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RE: Analysis of MS seedlings -Flavanoid?

  • Subject: [PHOTO] [iris-photos] RE: Analysis of MS seedlings -Flavanoid?
  • From: irischapman@netscape.net
  • Date: Tue, 18 Jan 2005 10:24:41 -0500


I thought your illustration on carotenes was quite clear.  I had wondered 
about whether Flights of Fancy was tttt because the beards didn?t look 
tangerine in some of the photos I've taken.  Its my understanding that the 
beard color is expressed in three layers much like the fall petal.   I was 
curious whether FOF could be tttt in the layer on the tip of the beard, but 
not the other layers.  The description in the registration states that it is: 
white to cream tipped flame.

Hoping this doesn't just muddy the waters

Robin Shadlow
zone 5 NE

Thanks for your Question. I’ve been waiting for it. Sometimes the answer 
doesn’t make sense until the right question is asked. Actually you have two 
good questions here. 

The one about beard structure is one I’ve asked but have no answers to. I 
haven’t come across any information on the beard’s structure.  There are 
papillae on the surface of the falls on many bearded iris and they can vary 
in height. The beard may be an extreme form of this. Thus it could be two 
layers of the cell wall of the upper dermis or it could also have some of the 
vacuole in the centre. Also it could be some other modification of the upper 
dermis cells. It would be useful to know.  

The question of the colour of the standards is the one I have some better 
ideas on. Take a close look at the standards of FoF and seedling #4 and 
compare them to the standards of Seakist (attached) They look the same to me, 
although you have to look past the anthocyanin intrusions/wash in FoF.  I 
have extracted a water based yellow pigment from the standards of Seakist but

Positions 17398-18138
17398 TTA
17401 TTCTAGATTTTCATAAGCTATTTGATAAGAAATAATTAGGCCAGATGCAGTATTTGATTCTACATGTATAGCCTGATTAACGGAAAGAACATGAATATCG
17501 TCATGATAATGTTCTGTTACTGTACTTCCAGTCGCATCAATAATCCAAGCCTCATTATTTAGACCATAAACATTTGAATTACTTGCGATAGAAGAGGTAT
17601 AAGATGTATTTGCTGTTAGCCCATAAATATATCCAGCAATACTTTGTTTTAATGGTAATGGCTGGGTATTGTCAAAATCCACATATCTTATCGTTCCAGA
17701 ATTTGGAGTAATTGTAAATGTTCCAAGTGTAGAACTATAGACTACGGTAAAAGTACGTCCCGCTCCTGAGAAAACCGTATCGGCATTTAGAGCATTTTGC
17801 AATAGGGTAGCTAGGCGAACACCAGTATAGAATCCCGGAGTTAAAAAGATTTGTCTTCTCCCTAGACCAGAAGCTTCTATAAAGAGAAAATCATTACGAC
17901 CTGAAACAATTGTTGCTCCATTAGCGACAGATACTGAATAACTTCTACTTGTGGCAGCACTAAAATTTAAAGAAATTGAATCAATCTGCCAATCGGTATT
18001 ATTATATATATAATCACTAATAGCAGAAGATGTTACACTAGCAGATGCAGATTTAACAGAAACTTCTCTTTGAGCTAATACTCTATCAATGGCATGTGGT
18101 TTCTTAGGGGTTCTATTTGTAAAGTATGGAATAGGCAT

there is no oil based yellow there.This would appear to be a flavanoid but I 
haven’t identified it. There are a couple of suspects based on what has 
been found in other, (not iris) flowers.  Without this pigment FoF would have 
a white rather then a cream ground.

For now, use the assumption that FoF is reduced carotenoid for all the 
genetic analysis. We can see how this fits.

As to the flavanoid (assumed to be pending better identification) we can see 
it as possibly being in seedlings #1, 4, 12, 14 & 16. We do have to discount 
the colour perception induced by anthocyanin intrusions/wash. It is also 
possible that the flavanoid is present in a number of the seedlings with 
yellow. I have extracted this water based yellow from a few other iris 
flowers that have both this flavanoid and a carotene. Harvest of Memories is 
one example. Thus we have 5 and possibly 8 ( #8 could have both lycopene and 
flavanoid). This can fit with a dominant gene showing 50% in a cross. It can 
also fit with a four dosage recessive X 3 dosage recessive. the other 
recessive option to consider would be 4 recessive X 2 recessive. This would 
give 1/6 offspring showing four recessives . This would give a prediction of 
3 of this type in this cross. As we are looking at 5 minium then this is not 
the best fit to the data. 
Here is a good time to do some kitchen chemistry on FoF and the seedlings 
with yellow. Take the petals, cut off the obvious portions of anthocyanin ( 
not essential) and extract through a thorough mashing in methyl Hydrate ( 
paint thinner) or rubbing alcohol. A mortar and pestle would be handy here. 
Then filter the extract. A coffee filter works well. Then add some clear oil 
( lamp oil, baby oil or mineral oil all work,  cooking oil usually has some 
tinting so don’t use it). Then shake well and then let settle. A test tube 
works well for this or any narrow jar. The oil rises to the top and takes any 
oil based pigments with it. Any yellow pigment left in the bottom is a water 
based pigment. Any anthocyanin that gets in the alcohol segment will 
deteriorate rather quickly and will be gone in a day or two. The flavanoid 
remains. I just checked my extract from Seakist and its still there 6 months 
later so its very stable. This can tell us what seedlings have this pigment 
and help sort out the genetics.

I would suspect the flavanoid to be a dominant gene.

I really really would like some feedback re all this. Doesn’t it fit?  Does 
it seem real ?  As this is a new concept I need to know what holes are there  
so they can be explored/explained.

Chuck Chapman

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